Our World It’s a Changing…Confrontation and Harassment and Bullying, Oh My! - Website Design and Marketing
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Our World It’s a Changing…Confrontation and Harassment and Bullying, Oh My!

03 Aug Our World It’s a Changing…Confrontation and Harassment and Bullying, Oh My!

Confrontation and Harassment and Bullying, Oh My! Let me share with you my recent experience. I was asked to speak on Reputation Management a couple of weeks ago and was shocked when a participant stood up, challenged my presentation, called me a liar and stormed out.

That in and of itself was bad enough, but the next day another speaker was challenged and a participant argued with her as well. Not sure if it was the same participant or not.

The age of the participant who I angered, millennial, early 20s. My presentation was on Reputation Management and after she left I made the comment that she needed anger management. Well the presenter from the second day was talking on Conflict Resolution! So the participant(s), again not sure if she was the same one or not, just needs some old fashion schooling on business etiquette and maybe some anger management.

For my presentation, I was speaking to young professionals about their online profiles and digital searches. The web is often our first and most important impression, and finding ways to monitor, improve, and control our reputations online is something that benefits everyone.

I pointed out that in our world today, the first impression of people now comes from what we can find online. People are Googling all the time and making critical decisions based on what they find.

Seventy-five percent of HR departments are required to research a candidate online before making a hire. Now this is where my seminar participant started to get agitated. In her opinion, HR departments cannot do this because it’s illegal. I beg to differ.

I quoted these statistics which further perpetuated the situation. Sixty percent of employers’ screen candidates via social media. This number is rapidly increasing — from 52 percent just last year and 22 percent in 2008. Employers are scanning social for red flags: 46 percent were turned off by provocative or inappropriate photographs, videos, or information; 43 percent by evidence of a candidate drinking or using drugs; 31 percent by bad-mouthing of previous company or fellow employee; and 29 percent by poor communication skills.

I gave examples of my own clients not hiring, rescinding job offers and shredding applications because of what they’ve found online.

I then asked for a couple of volunteers so we could do searches on them. The first gentlemen, had a few Go Fund Me pages for medical issues. On his Facebook page, he had several posts with medical issues. I suggested that he clean those up and maybe remove the posts and Go Fund Me pages where the campaigns have been completed. I told him that it probably wouldn’t stop me from hiring him, but it may stop others if they could see publicly that he had health issues.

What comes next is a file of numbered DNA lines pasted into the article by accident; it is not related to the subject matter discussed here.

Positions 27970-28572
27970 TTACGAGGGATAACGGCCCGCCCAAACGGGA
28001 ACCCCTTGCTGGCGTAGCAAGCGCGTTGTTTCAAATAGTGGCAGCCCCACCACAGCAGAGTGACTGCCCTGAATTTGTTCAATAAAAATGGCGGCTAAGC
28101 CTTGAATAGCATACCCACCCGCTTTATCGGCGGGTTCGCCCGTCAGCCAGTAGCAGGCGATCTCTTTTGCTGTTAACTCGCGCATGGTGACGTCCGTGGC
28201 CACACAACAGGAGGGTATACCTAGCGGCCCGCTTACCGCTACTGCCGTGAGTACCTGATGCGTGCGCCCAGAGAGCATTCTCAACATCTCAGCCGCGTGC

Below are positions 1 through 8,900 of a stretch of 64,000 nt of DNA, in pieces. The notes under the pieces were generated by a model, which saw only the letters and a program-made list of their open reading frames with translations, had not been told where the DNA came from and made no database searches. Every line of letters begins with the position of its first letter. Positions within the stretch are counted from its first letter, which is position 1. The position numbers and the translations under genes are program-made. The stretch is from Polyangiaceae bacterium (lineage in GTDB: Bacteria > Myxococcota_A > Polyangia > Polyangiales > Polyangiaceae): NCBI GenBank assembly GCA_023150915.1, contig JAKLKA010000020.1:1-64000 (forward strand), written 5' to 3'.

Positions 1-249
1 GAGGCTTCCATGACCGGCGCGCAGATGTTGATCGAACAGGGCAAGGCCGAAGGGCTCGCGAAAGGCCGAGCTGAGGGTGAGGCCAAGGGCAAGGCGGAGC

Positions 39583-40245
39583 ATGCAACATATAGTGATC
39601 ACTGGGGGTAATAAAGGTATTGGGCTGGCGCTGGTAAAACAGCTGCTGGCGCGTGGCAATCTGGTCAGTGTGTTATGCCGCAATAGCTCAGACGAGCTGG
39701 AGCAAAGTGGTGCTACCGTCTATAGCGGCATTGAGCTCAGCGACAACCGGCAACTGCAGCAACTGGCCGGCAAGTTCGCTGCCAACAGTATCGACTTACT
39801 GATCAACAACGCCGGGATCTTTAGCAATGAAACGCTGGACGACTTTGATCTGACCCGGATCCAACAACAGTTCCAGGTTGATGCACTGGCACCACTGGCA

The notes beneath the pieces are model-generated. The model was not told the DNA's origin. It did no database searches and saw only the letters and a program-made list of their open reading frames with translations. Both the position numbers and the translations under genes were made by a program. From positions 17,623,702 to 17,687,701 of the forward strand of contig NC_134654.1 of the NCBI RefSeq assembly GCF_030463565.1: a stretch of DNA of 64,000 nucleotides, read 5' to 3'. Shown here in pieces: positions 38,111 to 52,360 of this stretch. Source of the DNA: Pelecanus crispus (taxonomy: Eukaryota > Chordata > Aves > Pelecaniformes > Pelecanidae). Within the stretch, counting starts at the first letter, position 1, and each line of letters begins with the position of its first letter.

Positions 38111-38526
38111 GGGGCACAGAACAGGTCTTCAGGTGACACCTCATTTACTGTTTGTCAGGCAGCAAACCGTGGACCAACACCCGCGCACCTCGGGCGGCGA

This is where the participant flipped out, literally. I don’t know if I have ever been so publicly humiliated or had anyone ever scream and yell at me in a presentation before. She told me that it was illegal and in an interview you can’t even ask anyone about health issues.

I completely understand that, but we weren’t discussing the interview process nor were we in an interview. We were discussing an internet search to see if a business was even going to accept the application. We weren’t even close to an interview. I was giving suggestions on how to cleanup a profile or search for a potential employer. My suggestion about his Facebook page was to make his profile private so that all of that information wasn’t public.

I was completely flustered for a couple of seconds and had to quickly pull myself together, not respond and keep on going.

For the angered participant, you can ask questions in a presentation, but you should have pulled me aside and discussed this in private. I felt a little better when the speaker from the second day shared with me that she had the same issue.

These outbursts, in my opinion, come from our age of bullying. Where young people today, grow up bullying their peers and at this point in time, very little is done about it. Our bullying laws are not being enforced and so the spill over is affecting all of us.

I don’t have an answer as to how to deal with the issue. As for me, I may have to educate participants the next time that I speak. And ask that if they have something negative to say or disagree with my information to please stay afterwards and not to disrupt my presentation with their outbursts. I truly believe that we just need to educate this younger generation on business etiquette and what is acceptable and not acceptable behavior.

If you are needing help with your Online Reputation Management, please give us a call today! And let’s take the oh my out of confrontation and harassment and bullying!


  • Krista Kay
    Posted at 04:40h, 04 August Reply

    That’s terrible. No one should ever be so rude and disrespectful. I agree, she should have pulled you aside instead of being a drama queen and causing issues. Insecurity will do that to you. Shame on her. Good job to you for going on, that is a true sign of a professional.

  • Alyssa
    Posted at 04:46h, 04 August Reply

    I was there and witnessed the entire thing. I was impressed with how you handled the situation. She really wasn’t getting what you were saying and had already made up her mind about what you were saying. She was angry and she really wasn’t listening to you at all. I was glad she left. I haven’t seen a drama queen behave like that since high school.

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